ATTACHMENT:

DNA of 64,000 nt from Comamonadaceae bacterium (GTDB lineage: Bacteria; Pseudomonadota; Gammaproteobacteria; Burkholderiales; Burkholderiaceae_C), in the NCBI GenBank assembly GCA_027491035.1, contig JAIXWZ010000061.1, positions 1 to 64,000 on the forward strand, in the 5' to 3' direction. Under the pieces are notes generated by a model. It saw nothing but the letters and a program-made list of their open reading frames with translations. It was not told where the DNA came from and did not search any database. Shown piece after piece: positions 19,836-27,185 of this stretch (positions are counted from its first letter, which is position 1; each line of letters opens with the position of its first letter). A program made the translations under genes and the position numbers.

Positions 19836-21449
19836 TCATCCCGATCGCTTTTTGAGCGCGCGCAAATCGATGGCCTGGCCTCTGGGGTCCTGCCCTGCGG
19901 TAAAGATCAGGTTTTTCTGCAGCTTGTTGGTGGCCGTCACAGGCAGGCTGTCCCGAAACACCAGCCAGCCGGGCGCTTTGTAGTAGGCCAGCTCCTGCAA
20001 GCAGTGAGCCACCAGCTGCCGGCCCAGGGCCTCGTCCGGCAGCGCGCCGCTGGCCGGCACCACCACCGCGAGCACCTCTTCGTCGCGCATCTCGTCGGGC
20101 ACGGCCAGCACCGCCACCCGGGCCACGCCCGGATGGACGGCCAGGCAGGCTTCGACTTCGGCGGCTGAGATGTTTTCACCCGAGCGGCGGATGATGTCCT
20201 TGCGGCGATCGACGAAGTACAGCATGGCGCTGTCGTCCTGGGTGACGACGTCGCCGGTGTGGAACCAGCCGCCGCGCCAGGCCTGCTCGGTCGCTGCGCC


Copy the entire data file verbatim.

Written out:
DNA of 64,000 nt from Comamonadaceae bacterium (GTDB lineage: Bacteria; Pseudomonadota; Gammaproteobacteria; Burkholderiales; Burkholderiaceae_C), in the NCBI GenBank assembly GCA_027491035.1, contig JAIXWZ010000061.1, positions 1 to 64,000 on the forward strand, in the 5' to 3' direction. Under the pieces are notes generated by a model. It saw nothing but the letters and a program-made list of their open reading frames with translations. It was not told where the DNA came from and did not search any database. Shown piece after piece: positions 19,836-27,185 of this stretch (positions are counted from its first letter, which is position 1; each line of letters opens with the position of its first letter). A program made the translations under genes and the position numbers.

Positions 19836-21449
19836 TCATCCCGATCGCTTTTTGAGCGCGCGCAAATCGATGGCCTGGCCTCTGGGGTCCTGCCCTGCGG
19901 TAAAGATCAGGTTTTTCTGCAGCTTGTTGGTGGCCGTCACAGGCAGGCTGTCCCGAAACACCAGCCAGCCGGGCGCTTTGTAGTAGGCCAGCTCCTGCAA
20001 GCAGTGAGCCACCAGCTGCCGGCCCAGGGCCTCGTCCGGCAGCGCGCCGCTGGCCGGCACCACCACCGCGAGCACCTCTTCGTCGCGCATCTCGTCGGGC
20101 ACGGCCAGCACCGCCACCCGGGCCACGCCCGGATGGACGGCCAGGCAGGCTTCGACTTCGGCGGCTGAGATGTTTTCACCCGAGCGGCGGATGATGTCCT
20201 TGCGGCGATCGACGAAGTACAGCATGGCGCTGTCGTCCTGGGTGACGACGTCGCCGGTGTGGAACCAGCCGCCGCGCCAGGCCTGCTCGGTCGCTGCGCC